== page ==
This seminar is presented in Mandarin Chinese. The course materials are bilingual (English and Chinese). Developing environmentally cleaner and more fuel efficient vehicles is transforming the automotive industry worldwide, particularly in China with its emphasis on new energy vehicles. There are many engineering challenges that must be addressed in designing effective new energy vehicles. The technical knowledge required to understand and make the right decisions with regard to powertrain architecture, powertrain controls, and energy management strategies is critical to success in this market.
Training / Education Classroom Seminars
Driven by high fuel prices, environmental regulations, and consumer demand, the market for hybrid electric vehicles (HEV) has experienced rapid growth. Every major automotive company produces an HEV. There are approximately fifty different HEV models on the market and over eight million HEVs already sold. In order to meet current and future demands in the HEV and PHEV markets, success will depend on engineering personnel knowing how to develop and manufacture HEV powertrains. This two day seminar will cover the fundamentals of HEV powertrain design.
Training / Education Classroom Seminars
This course is offered in China only. More and more stringent emission and fuel consumption regulations are pushing the automotive industry towards electrified powertrain and electrified vehicles. This is particularly evident in China, where there is an increased demand for electric (EV) and hybrid electric vehicles (HEV). Infrastructure is being built across the country for convenient charging. It must now be determined how to meet the technical targets for EV/HEV regulations under economic constraints and how to best develop the major ePowertrain components (battery and motor).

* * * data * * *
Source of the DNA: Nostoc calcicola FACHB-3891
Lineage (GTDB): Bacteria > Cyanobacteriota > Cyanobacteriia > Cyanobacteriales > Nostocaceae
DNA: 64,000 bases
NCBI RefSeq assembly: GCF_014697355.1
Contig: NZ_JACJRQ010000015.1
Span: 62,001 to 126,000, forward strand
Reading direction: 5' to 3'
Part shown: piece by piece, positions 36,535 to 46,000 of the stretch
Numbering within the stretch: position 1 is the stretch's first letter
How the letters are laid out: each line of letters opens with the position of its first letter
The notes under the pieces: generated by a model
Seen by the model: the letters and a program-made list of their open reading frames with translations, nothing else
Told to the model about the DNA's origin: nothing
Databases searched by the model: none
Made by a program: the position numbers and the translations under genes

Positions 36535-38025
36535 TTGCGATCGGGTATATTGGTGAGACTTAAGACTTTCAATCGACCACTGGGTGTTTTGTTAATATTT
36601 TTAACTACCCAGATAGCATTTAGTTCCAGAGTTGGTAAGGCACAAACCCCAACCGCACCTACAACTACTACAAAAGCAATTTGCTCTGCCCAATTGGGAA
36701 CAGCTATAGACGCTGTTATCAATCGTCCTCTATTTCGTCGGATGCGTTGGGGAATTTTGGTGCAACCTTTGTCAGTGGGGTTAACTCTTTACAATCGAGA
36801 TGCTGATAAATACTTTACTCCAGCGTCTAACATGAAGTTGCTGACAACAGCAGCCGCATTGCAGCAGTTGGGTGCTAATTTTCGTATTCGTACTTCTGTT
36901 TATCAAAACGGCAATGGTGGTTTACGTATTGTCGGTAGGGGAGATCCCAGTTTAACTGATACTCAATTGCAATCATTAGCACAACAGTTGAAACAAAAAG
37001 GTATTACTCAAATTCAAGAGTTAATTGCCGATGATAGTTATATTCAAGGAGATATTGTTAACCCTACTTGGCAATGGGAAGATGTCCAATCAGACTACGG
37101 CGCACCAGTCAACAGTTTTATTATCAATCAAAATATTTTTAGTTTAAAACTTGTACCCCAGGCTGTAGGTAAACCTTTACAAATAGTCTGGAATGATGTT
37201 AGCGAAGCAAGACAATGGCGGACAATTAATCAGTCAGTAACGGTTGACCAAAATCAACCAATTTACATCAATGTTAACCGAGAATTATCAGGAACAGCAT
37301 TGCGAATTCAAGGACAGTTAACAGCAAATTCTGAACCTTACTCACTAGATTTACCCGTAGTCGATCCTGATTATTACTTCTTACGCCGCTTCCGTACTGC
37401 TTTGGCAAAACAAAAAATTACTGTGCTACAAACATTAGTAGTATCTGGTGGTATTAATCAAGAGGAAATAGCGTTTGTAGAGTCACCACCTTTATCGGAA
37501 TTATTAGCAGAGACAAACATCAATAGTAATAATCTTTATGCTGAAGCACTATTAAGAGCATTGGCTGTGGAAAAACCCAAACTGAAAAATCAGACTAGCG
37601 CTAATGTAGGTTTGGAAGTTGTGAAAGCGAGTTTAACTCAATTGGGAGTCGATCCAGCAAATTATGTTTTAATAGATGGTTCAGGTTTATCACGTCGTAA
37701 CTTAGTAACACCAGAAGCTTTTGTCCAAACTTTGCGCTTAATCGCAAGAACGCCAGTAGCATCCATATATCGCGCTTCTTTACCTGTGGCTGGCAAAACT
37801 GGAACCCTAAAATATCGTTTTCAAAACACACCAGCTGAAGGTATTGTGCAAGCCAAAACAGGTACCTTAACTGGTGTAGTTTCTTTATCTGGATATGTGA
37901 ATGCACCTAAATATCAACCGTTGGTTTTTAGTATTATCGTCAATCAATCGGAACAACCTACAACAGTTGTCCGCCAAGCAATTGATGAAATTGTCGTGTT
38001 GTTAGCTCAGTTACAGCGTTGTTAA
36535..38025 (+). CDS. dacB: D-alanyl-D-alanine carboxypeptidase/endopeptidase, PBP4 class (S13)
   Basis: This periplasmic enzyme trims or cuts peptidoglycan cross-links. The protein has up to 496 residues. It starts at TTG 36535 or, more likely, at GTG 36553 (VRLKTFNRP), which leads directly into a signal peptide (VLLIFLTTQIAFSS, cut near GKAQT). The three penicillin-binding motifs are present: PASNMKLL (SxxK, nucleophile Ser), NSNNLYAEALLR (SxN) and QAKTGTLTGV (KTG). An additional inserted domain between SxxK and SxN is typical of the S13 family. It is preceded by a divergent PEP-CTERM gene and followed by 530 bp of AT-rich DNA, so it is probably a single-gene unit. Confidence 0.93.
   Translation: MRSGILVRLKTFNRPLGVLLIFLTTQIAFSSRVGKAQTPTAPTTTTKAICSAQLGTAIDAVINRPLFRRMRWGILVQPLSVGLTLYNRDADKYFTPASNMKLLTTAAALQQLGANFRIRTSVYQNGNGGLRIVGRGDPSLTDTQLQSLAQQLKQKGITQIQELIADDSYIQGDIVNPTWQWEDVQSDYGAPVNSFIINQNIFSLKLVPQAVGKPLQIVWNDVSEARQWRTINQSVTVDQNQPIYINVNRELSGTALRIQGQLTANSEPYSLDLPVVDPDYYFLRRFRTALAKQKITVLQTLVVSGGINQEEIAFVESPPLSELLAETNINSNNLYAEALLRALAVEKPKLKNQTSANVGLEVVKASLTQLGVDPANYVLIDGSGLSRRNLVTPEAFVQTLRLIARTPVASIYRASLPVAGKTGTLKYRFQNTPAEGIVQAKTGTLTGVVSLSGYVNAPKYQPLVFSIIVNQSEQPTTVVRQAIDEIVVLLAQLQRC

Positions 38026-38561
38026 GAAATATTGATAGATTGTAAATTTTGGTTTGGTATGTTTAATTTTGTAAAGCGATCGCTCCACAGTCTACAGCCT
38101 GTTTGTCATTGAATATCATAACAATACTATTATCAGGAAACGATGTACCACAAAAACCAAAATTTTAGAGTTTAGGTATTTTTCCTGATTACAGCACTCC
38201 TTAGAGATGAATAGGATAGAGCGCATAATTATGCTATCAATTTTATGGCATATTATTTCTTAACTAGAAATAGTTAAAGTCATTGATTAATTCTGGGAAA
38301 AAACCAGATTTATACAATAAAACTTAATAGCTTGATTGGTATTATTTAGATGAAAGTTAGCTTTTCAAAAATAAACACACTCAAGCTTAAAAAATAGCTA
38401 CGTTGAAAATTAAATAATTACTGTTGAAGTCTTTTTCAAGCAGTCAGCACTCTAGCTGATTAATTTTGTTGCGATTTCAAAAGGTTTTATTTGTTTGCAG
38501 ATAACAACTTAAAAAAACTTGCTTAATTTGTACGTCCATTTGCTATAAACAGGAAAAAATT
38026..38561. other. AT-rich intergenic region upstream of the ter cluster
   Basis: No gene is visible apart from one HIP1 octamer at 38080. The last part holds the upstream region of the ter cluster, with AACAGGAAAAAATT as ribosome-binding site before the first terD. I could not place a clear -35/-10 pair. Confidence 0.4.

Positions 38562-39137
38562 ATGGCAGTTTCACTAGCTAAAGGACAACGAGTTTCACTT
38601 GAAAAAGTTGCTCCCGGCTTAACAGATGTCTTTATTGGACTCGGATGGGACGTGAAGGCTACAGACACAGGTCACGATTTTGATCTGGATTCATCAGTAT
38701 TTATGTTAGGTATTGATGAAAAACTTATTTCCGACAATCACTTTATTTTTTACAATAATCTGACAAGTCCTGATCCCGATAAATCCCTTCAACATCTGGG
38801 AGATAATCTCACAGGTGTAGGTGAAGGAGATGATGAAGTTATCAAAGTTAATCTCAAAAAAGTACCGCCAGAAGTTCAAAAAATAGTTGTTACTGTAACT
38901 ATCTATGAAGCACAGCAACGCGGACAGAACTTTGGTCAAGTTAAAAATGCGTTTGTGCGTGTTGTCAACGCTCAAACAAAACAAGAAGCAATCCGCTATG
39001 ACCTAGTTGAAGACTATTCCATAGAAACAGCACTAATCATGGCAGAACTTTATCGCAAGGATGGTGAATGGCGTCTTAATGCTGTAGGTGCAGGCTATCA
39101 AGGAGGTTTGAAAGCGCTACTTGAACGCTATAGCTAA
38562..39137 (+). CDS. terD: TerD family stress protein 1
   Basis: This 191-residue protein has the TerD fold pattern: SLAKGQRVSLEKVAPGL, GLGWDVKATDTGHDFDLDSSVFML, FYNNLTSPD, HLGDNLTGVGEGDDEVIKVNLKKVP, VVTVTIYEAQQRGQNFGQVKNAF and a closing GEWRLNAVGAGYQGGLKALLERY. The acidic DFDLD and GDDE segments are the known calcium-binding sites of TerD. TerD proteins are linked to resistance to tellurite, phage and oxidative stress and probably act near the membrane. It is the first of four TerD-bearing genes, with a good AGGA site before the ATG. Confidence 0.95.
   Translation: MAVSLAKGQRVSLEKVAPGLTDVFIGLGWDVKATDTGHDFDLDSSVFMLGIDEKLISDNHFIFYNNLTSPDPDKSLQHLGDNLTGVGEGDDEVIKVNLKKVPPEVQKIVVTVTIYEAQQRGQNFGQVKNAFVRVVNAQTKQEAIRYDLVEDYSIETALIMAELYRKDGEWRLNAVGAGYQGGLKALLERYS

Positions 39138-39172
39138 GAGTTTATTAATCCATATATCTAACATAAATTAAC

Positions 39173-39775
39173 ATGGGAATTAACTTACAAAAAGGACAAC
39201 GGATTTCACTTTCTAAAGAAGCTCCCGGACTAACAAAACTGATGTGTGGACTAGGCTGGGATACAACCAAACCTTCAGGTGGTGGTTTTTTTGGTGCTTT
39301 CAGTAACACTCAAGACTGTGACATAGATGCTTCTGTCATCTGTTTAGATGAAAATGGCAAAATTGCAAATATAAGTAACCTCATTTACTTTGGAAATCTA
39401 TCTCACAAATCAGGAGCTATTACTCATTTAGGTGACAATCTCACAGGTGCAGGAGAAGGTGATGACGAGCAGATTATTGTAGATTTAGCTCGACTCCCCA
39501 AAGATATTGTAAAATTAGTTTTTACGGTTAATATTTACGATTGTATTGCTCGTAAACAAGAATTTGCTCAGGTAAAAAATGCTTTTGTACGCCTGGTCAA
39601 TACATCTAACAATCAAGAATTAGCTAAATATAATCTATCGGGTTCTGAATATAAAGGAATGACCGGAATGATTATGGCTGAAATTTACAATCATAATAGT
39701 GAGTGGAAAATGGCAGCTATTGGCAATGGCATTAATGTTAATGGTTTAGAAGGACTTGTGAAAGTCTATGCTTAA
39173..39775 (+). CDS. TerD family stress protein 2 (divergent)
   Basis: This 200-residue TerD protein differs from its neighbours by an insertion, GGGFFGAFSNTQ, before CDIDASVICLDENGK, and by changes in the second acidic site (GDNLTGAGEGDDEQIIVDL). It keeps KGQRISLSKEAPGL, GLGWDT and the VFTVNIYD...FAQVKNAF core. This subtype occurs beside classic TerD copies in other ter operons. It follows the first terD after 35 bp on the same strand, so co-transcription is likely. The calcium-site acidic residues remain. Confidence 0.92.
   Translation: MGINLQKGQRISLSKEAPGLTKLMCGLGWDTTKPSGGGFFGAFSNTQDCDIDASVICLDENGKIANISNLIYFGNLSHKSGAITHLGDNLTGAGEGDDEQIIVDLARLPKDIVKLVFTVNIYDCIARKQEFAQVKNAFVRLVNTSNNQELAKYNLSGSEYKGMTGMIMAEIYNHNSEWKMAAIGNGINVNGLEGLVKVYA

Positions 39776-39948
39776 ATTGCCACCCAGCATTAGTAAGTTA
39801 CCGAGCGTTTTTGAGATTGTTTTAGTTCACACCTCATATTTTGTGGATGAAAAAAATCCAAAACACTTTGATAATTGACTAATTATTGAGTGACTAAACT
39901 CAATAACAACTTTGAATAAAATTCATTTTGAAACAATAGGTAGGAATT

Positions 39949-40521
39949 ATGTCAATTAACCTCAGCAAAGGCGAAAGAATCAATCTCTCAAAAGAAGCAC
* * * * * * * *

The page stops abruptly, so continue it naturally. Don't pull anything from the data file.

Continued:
2018-11-05 ...
  • November 5, 2018 (8:30 a.m. - 4:30 p.m.) - Troy, Michigan
Training / Education Classroom Seminars
The influx of different hybrid and electric vehicle configurations has brought about unique NVH challenges from a variety of sources. NVH refinement is an important aspect of powertrain development and the vehicle integration process. While developing the NVH behavior of the vehicle is critical to satisfy customer expectations, it is also important to consider the influence of reduced exterior noise levels on pedestrian safety.
2018-05-02 ...
  • May 2-3, 2018 (8:30 a.m. - 4:30 p.m.) - Troy, Michigan
  • November 6-7, 2018 (8:30 a.m. - 4:30 p.m.) - Troy, Michigan
Training / Education Classroom Seminars